Is it possible to make xargs use only newline as separator? (in bash on Linux and OS X if that matters)

I know -0 can be used, but it's PITA as not every command supports NUL-delimited output.

  • What is it that you're trying to accomplish. There may be another way to go about it. – Paused until further notice. Mar 31 '10 at 4:50
  • @Dennis I use it for various things, often in pipeline with grep, sed, very basic awk etc., mostly to parallelize execution. find -print0 -name \*.foo -maxdepth 1 | xargs -0 -P4 is way too much to type compared with ls *.foo | xargs -P4. – Kornel Mar 31 '10 at 13:21
  • Scripts and functions are two excellent ways to reduce typing. – Paused until further notice. Mar 31 '10 at 13:49
  • This is an SO question, isn't it? – Charles Stewart Apr 1 '10 at 11:22

Something along the lines of

alias myxargs='perl -p -e "s/\n/\0/;" | xargs -0'
cat nonzerofile | myxargs command

should work.

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  • 48
    tr '\n' '\0' works too. – Kornel Apr 5 '10 at 15:26
  • 2
    perl is overkill for a single character. tr is faster both for the cpu and for your fingers. – Hello World Apr 23 '15 at 20:09
  • When the only tool you know is radioactive decay, everything looks like a nuclear reactor – Ray Foss Sep 11 at 8:49

GNU xargs (default on Linux; install findutils from MacPorts on OS X to get it) supports -d which lets you specify a custom delimiter for input, so you can do

ls *foo | xargs -d '\n' -P4 foo 
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  • I have alias xxargs="xargs -d '\n'" in my bashrc. So I can just do things like this: grep -IRl foo | xxargs sed -i s/foo/bar/g – tylerl Feb 13 '11 at 0:45
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    This really should be the accepted answer. No need to break out perl. Though tr is a good idea too. – Ehtesh Choudhury Dec 3 '12 at 18:36
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    brew install findutils and gxargs was exactly what I needed on OS X, thanks. – Brad Koch Mar 22 '16 at 19:00

With Bash, I generally prefer to avoid xargs for anything the least bit tricky, in favour of while-read loops. For your question, while read -ar LINE; do ...; done does the job (remember to use array syntax with LINE, e.g., ${LINE[@]} for the whole line). This doesn't need any trickery: by default read uses just \n as the line terminator character.

I should post a question on SO about the pros & cons of xargs vs. while-read loops... done!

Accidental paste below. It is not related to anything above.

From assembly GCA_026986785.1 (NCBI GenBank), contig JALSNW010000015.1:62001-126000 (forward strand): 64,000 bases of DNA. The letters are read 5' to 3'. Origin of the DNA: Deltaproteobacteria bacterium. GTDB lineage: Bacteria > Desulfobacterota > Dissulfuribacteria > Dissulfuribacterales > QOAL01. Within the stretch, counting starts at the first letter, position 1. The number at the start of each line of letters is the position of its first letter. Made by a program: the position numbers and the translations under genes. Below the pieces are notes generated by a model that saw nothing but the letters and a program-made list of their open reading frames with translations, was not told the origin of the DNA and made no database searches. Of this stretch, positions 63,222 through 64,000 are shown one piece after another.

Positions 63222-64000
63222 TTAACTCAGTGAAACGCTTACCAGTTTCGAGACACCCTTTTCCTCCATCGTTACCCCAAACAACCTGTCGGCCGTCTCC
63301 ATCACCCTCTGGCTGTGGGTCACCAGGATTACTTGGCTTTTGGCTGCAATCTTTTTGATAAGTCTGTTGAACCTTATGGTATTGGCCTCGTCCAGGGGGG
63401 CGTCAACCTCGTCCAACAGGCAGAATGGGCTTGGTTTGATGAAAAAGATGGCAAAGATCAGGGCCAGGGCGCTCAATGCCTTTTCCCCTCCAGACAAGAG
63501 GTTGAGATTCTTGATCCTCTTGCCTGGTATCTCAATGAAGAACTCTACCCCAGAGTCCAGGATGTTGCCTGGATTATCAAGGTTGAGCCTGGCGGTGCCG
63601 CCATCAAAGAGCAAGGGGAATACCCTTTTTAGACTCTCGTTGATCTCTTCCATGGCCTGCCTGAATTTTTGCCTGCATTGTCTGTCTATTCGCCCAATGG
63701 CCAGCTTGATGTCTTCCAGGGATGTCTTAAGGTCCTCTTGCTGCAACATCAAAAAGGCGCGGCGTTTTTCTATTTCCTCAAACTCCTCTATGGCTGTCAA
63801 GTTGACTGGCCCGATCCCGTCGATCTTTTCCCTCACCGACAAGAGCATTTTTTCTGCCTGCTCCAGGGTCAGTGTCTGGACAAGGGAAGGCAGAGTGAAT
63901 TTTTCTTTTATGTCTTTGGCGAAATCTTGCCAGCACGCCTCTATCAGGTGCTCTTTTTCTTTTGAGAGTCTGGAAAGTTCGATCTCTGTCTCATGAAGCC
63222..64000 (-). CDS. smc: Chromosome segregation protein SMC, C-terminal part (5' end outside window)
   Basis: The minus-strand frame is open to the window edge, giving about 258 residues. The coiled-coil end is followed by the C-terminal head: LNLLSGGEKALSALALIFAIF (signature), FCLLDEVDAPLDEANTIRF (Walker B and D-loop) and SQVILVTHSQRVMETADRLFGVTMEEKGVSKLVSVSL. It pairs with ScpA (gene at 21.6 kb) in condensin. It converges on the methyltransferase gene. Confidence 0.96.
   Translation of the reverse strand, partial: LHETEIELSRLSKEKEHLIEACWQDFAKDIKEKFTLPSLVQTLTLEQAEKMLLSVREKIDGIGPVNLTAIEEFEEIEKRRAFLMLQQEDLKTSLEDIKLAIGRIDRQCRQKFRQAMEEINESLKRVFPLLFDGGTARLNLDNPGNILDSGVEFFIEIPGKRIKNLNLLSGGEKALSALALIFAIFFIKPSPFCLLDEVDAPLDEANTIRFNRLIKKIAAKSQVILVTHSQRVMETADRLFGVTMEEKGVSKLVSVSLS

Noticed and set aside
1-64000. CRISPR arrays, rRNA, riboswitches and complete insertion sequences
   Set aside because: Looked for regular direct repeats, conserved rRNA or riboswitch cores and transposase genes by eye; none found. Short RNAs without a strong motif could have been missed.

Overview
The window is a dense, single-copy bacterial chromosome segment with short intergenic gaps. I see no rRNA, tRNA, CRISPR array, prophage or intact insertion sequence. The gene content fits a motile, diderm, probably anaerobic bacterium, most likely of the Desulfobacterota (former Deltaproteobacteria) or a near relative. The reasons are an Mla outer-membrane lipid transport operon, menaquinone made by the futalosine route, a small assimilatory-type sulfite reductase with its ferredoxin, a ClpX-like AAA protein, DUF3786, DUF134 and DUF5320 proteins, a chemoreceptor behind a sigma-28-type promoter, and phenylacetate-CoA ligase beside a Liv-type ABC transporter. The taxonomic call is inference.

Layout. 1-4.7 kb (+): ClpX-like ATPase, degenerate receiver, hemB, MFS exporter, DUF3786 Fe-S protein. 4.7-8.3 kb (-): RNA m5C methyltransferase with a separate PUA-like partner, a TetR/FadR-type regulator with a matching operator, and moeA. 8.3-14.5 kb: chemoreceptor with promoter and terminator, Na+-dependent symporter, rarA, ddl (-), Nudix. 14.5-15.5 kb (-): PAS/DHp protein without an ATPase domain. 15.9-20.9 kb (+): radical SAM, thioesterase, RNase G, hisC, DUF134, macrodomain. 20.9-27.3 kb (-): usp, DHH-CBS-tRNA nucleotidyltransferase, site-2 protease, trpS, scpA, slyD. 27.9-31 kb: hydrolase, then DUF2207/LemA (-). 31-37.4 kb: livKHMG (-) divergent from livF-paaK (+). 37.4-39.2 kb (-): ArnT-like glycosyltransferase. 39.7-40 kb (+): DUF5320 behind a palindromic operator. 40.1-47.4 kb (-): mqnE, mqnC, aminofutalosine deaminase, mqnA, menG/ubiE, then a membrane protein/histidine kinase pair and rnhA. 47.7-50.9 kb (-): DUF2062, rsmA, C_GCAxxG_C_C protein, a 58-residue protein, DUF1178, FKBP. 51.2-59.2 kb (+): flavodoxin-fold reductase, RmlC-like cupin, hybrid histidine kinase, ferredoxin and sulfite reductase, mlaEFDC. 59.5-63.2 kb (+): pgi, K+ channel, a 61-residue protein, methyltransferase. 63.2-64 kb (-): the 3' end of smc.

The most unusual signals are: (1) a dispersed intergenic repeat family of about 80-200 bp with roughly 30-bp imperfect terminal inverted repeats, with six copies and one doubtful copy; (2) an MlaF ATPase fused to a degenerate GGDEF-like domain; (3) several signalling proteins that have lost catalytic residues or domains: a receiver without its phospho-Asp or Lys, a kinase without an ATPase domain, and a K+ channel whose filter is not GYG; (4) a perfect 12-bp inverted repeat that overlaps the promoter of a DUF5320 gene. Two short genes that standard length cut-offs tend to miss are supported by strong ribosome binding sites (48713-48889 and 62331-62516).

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  • 2
    This can only emulate xargs -n1 -d'\n', and not the whole xargs. – Hello World Apr 23 '15 at 20:12
  • @HelloWorld - You can bunch arguments together easily enough, so you can simulate xargs -n$N as well with only a bit of extra scripting. – Charles Stewart May 5 '15 at 16:33
  • Yes, I'm among the upvoters, it's just a remark worth mentioning. – Hello World May 9 '15 at 10:43
  • This is exactly what I do! Plus, you can use the read options, like reading more words in separate variables, or change delimiter with IFS=' '. – caesarsol Mar 13 '17 at 14:14
$ echo "1\n2 3\n4 5 6" | xargs -L1 echo  "#"
# 1
# 2 3
# 4 5 6
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please use the -d option of xargs

  --delimiter=delim, -d delim

Input items are terminated by the specified character. The specified delimiter may be a single character, a C-style character escape such as \n, or an octal or hexadecimal escape code. Octal and hexadecimal escape codes are understood as for the printf command. Multibyte characters are not supported. When processing the input, quotes and backslash are not special; every character in the input is taken literally. The -d option disables any end-of-file string, which is treated like any other argument. You can use this option when the input consists of simply newline-separated items, although it is almost always better to design your program to use --null where this is possible.


$ echo 'for arg in "$@"; do echo "arg: <$arg>"; done' > show_args
$ printf "a a\nb b\nc c\n"
a a
b b
c c
$ printf "a a\nb b\nc c\n" | xargs -d '\n' bash show_args
arg: <a a>
arg: <b b>
arg: <c c>
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What about cat file | xargs | sed 's/ /\n/ig' this will convert spaces to newlines, using standard Linux bash tools.

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  • If file contains spaces and newlines, then the result of this command will make it impossible to distinguish between them, which seems to be going in the opposite direction of what this question asks for – Max Nanasy Sep 24 '18 at 19:07

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